Sweden's central bank cut its benchmark rate by more than expected today and said it was ready to do more to push up sluggish inflation amid worries about global growth, despite fears it was stoking a credit bubble. 

An aggressive Riksbank lowered the rate to -0.5% from -0.35%.

It also effectively expanded its bond purchase scheme by saying it would reinvest money from maturing bonds and coupon payments from its asset portfolio. 

Sweden's central bank said it was looking at other ways to ease policy, including currency intervention. 

"The period of low inflation will be longer," the Riksbank said in a statement. 

"This increases the risk of weakening confidence in the inflation target and of inflation not rising towards the target as expected," it added. 

A threatened global slowdown will make it even harder for the Riksbank to push up prices, which have undershot the central bank's 2% target for over five years, despite record low interest rates and a massive bond-buying programme.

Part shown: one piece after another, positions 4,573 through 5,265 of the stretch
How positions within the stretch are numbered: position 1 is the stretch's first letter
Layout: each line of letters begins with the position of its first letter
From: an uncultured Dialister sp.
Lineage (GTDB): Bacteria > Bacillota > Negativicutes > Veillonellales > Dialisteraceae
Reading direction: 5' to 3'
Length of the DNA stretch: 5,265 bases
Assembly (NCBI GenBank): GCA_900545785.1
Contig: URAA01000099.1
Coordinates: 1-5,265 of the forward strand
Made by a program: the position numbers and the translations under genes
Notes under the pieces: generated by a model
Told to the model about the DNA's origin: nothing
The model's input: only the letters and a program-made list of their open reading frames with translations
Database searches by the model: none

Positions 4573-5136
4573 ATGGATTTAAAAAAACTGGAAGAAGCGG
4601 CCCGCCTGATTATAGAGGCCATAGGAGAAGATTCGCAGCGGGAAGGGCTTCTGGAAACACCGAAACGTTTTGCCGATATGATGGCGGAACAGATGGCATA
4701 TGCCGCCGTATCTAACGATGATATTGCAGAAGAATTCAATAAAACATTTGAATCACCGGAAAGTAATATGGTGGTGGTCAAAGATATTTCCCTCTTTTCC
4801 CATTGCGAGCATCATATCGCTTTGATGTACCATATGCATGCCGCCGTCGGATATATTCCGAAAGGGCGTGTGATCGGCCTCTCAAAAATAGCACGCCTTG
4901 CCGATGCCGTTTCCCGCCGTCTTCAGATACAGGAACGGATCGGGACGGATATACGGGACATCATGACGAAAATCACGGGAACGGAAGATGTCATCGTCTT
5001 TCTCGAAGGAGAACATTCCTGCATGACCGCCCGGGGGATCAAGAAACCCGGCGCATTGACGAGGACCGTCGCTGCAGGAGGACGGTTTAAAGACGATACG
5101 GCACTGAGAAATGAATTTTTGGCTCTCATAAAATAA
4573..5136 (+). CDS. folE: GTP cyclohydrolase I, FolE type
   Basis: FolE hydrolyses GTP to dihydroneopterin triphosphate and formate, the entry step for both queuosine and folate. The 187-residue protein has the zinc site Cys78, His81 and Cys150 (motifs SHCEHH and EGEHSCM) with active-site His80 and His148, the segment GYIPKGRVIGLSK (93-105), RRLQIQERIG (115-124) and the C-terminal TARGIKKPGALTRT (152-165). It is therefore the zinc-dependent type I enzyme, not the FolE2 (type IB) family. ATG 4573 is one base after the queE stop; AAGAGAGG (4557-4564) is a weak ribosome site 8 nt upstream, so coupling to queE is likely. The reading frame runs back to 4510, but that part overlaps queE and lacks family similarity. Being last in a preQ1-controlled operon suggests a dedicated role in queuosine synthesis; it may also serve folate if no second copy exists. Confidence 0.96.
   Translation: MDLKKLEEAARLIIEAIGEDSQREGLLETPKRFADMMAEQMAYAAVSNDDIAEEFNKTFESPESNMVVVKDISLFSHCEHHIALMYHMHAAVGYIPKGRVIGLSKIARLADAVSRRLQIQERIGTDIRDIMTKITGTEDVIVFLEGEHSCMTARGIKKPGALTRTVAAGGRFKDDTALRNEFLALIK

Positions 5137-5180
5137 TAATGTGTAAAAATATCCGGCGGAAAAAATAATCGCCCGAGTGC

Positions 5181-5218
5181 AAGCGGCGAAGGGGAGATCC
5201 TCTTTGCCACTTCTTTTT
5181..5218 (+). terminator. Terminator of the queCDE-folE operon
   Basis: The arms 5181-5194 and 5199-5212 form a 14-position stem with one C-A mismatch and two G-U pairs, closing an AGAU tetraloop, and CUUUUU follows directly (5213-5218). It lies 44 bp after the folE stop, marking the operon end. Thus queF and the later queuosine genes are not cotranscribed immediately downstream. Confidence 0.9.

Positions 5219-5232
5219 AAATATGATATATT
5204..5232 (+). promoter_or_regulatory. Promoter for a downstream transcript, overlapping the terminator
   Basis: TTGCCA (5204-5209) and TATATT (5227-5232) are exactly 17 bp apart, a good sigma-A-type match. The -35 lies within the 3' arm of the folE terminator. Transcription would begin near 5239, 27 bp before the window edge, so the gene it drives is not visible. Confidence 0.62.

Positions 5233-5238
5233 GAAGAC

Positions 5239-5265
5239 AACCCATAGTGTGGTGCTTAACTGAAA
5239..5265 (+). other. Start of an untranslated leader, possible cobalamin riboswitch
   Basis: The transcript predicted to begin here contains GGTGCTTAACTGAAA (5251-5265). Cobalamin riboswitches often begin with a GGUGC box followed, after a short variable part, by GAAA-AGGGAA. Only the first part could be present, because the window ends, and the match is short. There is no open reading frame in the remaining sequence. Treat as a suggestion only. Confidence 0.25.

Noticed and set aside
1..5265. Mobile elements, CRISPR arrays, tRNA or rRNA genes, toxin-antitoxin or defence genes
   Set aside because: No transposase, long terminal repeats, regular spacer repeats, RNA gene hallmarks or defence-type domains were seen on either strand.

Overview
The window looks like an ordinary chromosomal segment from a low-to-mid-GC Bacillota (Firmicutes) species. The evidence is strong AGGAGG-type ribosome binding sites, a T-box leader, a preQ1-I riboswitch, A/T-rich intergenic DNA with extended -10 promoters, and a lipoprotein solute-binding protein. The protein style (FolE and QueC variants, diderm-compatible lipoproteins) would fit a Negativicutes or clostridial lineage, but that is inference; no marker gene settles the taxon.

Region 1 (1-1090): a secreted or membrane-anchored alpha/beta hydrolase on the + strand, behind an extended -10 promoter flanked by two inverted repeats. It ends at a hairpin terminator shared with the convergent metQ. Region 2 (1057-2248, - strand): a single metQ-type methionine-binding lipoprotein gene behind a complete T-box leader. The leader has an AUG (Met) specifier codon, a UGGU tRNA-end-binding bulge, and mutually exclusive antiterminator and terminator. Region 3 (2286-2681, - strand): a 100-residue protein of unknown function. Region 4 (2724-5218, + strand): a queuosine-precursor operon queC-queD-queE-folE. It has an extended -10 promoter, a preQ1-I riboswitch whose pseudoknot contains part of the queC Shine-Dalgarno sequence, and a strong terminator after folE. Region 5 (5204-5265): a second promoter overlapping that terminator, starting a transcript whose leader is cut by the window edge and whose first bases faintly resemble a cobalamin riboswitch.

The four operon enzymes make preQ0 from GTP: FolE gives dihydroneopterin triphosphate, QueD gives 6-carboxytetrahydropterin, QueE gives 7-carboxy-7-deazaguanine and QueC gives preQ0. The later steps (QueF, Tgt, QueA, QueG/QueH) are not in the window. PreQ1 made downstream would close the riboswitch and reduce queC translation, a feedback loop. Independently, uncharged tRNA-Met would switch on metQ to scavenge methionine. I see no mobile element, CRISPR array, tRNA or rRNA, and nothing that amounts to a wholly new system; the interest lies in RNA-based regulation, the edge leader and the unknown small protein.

Many worry the Riksbank is running out of ammunition to push up inflation. Rates can be cut further and bond purchases expanded but the effects are likely to be limited. 

Easier monetary policy also risks stoking borrowing demand and a red-hot housing market which threatens to trip up the economy.  

The Riksbank's decision is the latest piece in a global jigsaw of rate moves amid market turmoil and the spectre of deflation that has seen central banks from Europe to Canada and Australia prepare the ground for more easing. 

But the risk, both for the Riksbank and others, is that policy easing in too many places will cancel itself out and force national banks into a vicious cycle of competitive currency devaluation. 

The Swedish crown weakened sharply after the bigger than expected rate cut to stand at 9.56 to the euro this morning. 

A majority of analysts in a Reuters poll had forecast the Riksbank would cut to -0.45% after a tentative uptick in prices appeared to have stalled and the European Central Bank held out the prospect of easier policy to come.

The Riksbank cut rates three times last year. It left them unchanged in December, but said it was ready to act if inflation flagged.